Riegrova street in Ostrava-Hrušov started looking much better lately. Once omnipresent piles of rubbish disappeared. Cellars and attics have been cleaned. Dark and dirty corridors of some of the devastated buildings are newly painted. There are fewer children in the streets than before.
It has all been done by the long-term unemployed. Since March, they have been cleaning and painting in the street that is listed among the socially excluded areas. Other people doing voluntary work are playing with the kids in a leisure activity centre. They were forced to do so by the new law on material poverty.
Josef Kováč has been doing public service in Riegrova street since Monday. Unless he works for 20 hours a month his material poverty bonus would be cut by more than CZK 1,000. He does not want that.
He does not have an apprenticeship. He worked as a builder for most of his life and has been unemployed lately. He has five children and a flat in Riegrova street so he does not have to walk far to work. “I was looking for a job but in vain. It always looked promising on the phone but when they saw a gipsy they lost interest,” said Kováč.
It would be better with salary…
He is repairing a devastated municipal flat with another unemployed. First, they scraped the walls, now they are plastering and they will paint after.
“This is our third day here. I don’t mind work, it’s better than sitting at home. There is a chance I would get some public work. So I try. If I got it I would get paid and that would be better,” he said.
His colleague, Milan Červeňák, is working with a spatula. He trained for a builder but did not finish. He has three kids. He used to work in the Odra mine for nine years until the attenuation. The last job he had was cutting grass and planting trees. “I looked for work but could not find any,” he said.
The largest room of the flat that has already been fixed serves as a leisure activities room for children.
Social bonuses can be saved by baby-sitting
Two young women are playing with some 10 children of various ages. One is playing a board game with the kids. She is only twenty, she has never worked before and did not finish school. She got the seasonal job with the kids through an Ostrava NGO S.T.O.P that focuses on seasonal jobs providing.
“I had a lower social bonus in July already. It took me a long time to find where I could work for those 20 hours,” she said. Her 34-year-old colleague Nikola is a cook. She lives alone with her daughter and she hasn’t been working since her maternity leave. “I cannot work shifts and that is a problem,” she said.
Two social workers who have a small office in one of the houses are watching over the unpaid workers in Riegrova street. “There is a number of work groups taking turns here. We assign what they should do, distribute tools and check. The people are usually trying. They have already done a lot,” Jitka Jašková said. She and her colleague also continue the routine social work with the people from the problematic locality.
Slezská Ostrava launched the public service in March and so those interested have already collected the necessary hours ahead. They picked 15 people out of the initial 60 and split them into three groups.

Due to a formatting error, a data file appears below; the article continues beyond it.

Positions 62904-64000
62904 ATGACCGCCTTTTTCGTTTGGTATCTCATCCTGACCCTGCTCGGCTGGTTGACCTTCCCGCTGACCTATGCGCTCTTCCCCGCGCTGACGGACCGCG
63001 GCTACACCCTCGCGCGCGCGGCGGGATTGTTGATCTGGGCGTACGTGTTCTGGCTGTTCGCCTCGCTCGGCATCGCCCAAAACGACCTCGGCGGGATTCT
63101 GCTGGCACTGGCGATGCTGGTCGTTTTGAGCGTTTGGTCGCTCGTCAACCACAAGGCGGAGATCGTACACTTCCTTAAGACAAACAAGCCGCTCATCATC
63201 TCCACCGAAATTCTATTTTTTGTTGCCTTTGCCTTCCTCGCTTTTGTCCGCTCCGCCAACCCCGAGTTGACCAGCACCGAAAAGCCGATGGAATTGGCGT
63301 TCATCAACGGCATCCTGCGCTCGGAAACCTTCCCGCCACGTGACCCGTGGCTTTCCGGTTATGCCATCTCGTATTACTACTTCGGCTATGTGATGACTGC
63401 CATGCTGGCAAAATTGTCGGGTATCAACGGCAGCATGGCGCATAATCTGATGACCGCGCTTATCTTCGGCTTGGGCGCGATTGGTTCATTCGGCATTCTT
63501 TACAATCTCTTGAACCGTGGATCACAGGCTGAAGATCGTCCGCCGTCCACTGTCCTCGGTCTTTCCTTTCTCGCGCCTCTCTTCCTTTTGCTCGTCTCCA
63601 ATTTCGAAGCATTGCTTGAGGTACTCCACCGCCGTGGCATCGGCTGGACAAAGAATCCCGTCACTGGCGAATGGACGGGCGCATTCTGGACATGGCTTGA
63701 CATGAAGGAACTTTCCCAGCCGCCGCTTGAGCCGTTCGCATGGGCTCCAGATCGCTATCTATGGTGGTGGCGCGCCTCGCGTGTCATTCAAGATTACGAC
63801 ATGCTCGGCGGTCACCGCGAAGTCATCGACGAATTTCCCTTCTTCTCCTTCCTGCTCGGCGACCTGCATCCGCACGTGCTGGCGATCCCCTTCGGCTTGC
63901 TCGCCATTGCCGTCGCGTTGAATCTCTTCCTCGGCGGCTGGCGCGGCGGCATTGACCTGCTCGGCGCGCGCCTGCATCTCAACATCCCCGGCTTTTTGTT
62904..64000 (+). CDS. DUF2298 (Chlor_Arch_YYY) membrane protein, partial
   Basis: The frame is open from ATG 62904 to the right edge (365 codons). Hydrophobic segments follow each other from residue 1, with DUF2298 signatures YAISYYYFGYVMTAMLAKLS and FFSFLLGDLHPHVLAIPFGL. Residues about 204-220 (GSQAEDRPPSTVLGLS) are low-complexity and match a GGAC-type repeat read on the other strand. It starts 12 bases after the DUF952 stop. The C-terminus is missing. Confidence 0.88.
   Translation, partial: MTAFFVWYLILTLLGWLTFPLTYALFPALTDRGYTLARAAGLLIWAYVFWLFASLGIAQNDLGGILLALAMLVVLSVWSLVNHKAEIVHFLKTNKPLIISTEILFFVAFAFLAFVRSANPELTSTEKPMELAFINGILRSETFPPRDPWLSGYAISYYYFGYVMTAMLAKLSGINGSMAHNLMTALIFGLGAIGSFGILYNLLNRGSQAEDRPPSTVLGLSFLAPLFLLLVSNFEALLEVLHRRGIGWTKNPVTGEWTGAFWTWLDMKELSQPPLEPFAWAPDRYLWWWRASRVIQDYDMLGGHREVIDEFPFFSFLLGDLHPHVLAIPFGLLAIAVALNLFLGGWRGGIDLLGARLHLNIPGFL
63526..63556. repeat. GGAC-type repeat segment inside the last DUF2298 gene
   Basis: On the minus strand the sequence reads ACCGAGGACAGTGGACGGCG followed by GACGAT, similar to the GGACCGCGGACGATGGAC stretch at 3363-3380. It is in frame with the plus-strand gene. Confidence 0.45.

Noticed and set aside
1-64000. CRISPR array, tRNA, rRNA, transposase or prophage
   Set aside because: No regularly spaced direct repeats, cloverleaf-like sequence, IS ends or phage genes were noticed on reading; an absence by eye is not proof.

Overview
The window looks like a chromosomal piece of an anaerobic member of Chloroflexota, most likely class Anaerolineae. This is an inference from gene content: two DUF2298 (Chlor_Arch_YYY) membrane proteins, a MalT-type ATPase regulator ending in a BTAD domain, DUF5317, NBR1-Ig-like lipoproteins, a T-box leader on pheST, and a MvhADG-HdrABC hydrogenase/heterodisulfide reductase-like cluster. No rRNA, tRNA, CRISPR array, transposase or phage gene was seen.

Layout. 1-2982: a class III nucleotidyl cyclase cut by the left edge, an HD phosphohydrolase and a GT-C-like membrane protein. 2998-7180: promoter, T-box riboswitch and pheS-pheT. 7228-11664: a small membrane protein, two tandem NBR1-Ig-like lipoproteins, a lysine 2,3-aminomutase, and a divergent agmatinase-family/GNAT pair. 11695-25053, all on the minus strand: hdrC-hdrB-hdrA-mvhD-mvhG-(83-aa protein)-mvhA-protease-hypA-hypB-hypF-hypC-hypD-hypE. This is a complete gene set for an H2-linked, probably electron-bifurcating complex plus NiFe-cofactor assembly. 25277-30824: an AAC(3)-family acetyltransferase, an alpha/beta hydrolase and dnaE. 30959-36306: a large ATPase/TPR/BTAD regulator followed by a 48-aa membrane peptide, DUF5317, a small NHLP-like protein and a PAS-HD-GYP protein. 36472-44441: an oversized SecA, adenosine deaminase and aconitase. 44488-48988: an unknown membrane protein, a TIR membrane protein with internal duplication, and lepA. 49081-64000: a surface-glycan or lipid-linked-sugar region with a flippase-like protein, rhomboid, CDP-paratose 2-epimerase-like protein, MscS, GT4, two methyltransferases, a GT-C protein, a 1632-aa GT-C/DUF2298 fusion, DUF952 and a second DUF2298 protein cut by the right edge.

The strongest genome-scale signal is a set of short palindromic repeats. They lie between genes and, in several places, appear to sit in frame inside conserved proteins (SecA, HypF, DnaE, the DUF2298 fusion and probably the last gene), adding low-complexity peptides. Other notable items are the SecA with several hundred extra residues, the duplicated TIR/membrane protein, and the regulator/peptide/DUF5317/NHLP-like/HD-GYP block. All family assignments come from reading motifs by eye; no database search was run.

Will the lost enthusiasm for work return?
“We are among the first municipalities that decided to take the law into practice. We need to give people the work, the tools and check on them but it is worth it. They have already managed to clear out a great mess. A private company would cost us much more,” said Antonín Maštalíř, Slezská Ostrava mayor.
He thinks that what is indispensable is the chance that the unemployed might rediscover enthusiasm for work. The municipality has employed some five people that proved competent in the public service. They also hired more people for the public service.
The municipality cannot employ all that are affected by the law. “That would be some 600 people in our district. Many, of course, are not interested in working,” said Marie Stypková, the town hall spokeswoman.
Bohumín mayor: It doesn’t work
Some municipalities do not provide the public service at all. “I think it doesn’t work,” said Petr Vícha, Bohumín mayor. “I consider it ineffective. It is administratively demanding, the municipality needs to secure the tools, facilities and checking. Still, 20 hours a month of work is laughably little,” said the mayor and ČSSD senator.
Karviná town hall, for example, currently offers work for 26 unemployed and is planning to launch positions for further 200 interested in September.
“Some people started to take interest in the public service after the learnt they received lower bonus. Our previous survey showed that only 180 out of 1,000 of the affected who would be able to work were interested,” said Šárka Swiderová, Karviná town hall spokeswoman.
Not all interested find the job
Original amendment proposal on material poverty suggested 20 hours of free work a week. The lawmakers agreed on 20 hours a month. They found working so many hours for free too cruel and demotivating.
Bohumín and other towns that do not offer the public service recommend those interested to turn to the NGOs. Those provide volunteer work, which is another option of how to meet the required 20 hours a month. Not everyone, however, can become a volunteer, often they need to go through selection process.
Even NGOs do not have enough work for everyone. “There are not jobs for everybody. This is the weakness of the, otherwise very useful law,” said Ivona Šťovíčková from S.T.O.P., that has an accreditation for volunteer.